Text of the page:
The result of all this is highly decentralised advertising and marketing arrangements. Ask Fell how many agencies are on his roster and he can't tell you. The company prefers to employ the best talents it can find and let them get on with it, he says.
"Many brewers look for global economies of scale - we look for global economies of skill," Fell declares. "That means trying to find out what will work locally. We take a global approach to evaluating and testing our advertising and everybody has access to their test results. We think that, by making our people fully accountable, we have a system that works."
Fell is playing for big stakes. As expansion opportunities via acquisition decline, international brewers must find other ways to build brands through organic growth, particularly in emerging markets.
Fell believes this trend fits perfectly with SABMiller's contention that beer is essentially a local product and must be marketed accordingly. "The beer business around the world has grown up around the chimney stack," he says. "That's to say that the place you built the brewery was the place you sold the beer."
And the argument for doing business that way remains compelling. Particularly since top inter-national beer brands such as Heineken and Corona Extra only account for about 1.5 per cent each of global market share.
Yet despite its devolved system of operating, there are global trends that the company is following. One is a decreasing emphasis on looking for growth in recession-plagued Europe, which currently accounts for 19 per cent of its revenue. Almost a quarter of it now comes from Latin America.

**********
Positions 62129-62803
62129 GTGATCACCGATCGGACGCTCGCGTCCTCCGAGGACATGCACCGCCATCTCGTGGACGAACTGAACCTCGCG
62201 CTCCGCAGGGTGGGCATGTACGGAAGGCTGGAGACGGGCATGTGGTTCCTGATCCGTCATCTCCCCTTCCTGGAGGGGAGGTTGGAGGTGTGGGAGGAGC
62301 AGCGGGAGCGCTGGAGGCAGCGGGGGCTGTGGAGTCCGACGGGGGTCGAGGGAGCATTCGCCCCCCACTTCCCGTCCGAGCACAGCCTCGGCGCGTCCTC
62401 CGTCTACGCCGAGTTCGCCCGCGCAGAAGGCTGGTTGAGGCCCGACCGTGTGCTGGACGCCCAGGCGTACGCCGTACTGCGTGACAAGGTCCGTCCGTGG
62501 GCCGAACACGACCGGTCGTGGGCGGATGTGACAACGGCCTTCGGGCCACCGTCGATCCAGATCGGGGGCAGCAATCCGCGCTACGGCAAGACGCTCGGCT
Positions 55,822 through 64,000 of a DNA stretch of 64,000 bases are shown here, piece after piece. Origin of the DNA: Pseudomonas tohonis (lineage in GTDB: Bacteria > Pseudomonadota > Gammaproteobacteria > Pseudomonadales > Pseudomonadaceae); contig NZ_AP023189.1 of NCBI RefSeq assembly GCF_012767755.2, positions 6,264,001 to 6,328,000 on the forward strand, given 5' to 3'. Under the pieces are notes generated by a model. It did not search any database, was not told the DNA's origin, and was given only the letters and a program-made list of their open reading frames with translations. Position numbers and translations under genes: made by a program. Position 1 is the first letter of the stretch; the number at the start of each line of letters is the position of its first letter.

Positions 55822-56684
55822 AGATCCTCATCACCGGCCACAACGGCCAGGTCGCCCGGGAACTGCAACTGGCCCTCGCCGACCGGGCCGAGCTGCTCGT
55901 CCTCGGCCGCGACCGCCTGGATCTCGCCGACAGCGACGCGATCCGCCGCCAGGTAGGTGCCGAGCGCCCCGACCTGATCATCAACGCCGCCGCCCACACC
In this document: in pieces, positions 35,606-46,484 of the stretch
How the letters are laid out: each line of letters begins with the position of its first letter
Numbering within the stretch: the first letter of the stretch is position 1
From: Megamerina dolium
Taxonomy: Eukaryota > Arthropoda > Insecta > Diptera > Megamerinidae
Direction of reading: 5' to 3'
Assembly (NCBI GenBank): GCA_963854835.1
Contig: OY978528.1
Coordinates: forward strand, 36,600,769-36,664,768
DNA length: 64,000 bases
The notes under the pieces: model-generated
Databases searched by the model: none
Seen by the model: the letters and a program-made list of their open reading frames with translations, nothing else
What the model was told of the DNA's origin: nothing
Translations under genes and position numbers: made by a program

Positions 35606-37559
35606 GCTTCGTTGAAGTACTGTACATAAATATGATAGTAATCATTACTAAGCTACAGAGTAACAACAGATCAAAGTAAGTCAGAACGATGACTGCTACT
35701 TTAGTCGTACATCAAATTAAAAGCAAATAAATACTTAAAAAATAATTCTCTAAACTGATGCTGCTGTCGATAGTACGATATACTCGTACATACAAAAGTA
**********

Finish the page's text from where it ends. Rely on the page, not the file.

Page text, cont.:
"Our business is reasonably well balanced across the continents," Fell says. "South Africa is where we were born and it will always be very important to us but the fact is that there will be more growth from the emerging economies of Africa, Latin America and Asia than from Europe."
At the same time, he is looking to evolve a profile of brands nicely balanced between local mainstream products and a growing premium sector. It's the brands caught in the middle that are being squeezed, he claims.
But premium brands don't mean brewers can take liberties with their prices, Fell warns. "Premium beer isn't like premium Champagne. It should be an affordable luxury. If it's seen to be beyond the reach of most working people, then it's never going to be a success."
It's an observation that underlines Fell's realism and dogged perseverance: "I'm a patient man who enjoys seeing things pay off in the long term. There are few overnight successes in the beer business."
THE FELL LOWDOWN
A friendly drink
Nick Fell has spent such a large part of his professional life marketing beer because of what he claims is a relationship between the product and its consumers that is almost unique. "Beer is a very emotional thing," he says. "It's like a good friend - and its links with everyday friendships are very close."
Food and fags
Essex-born and a Cambridge honours graduate in history, his long-standing interest in marketing took him first to RHM Foods and later to Philip Morris.
His entry to the drinks industry occurred in the 80s when he became brand manager for Glenfiddich in a joint venture established by Whitbread, Bass and JR Phillips. Subsequent career highlights have included spells as the Guinness global marketing director and global brands director for Johnnie Walker.
He took time out from the industry for a spell as head of global commercial strategy at Cadbury Schweppes and marketing director for Cadbury Trebor Bassett. He joined SABMiller in 2006.
This article was first published on campaignlive.co.uk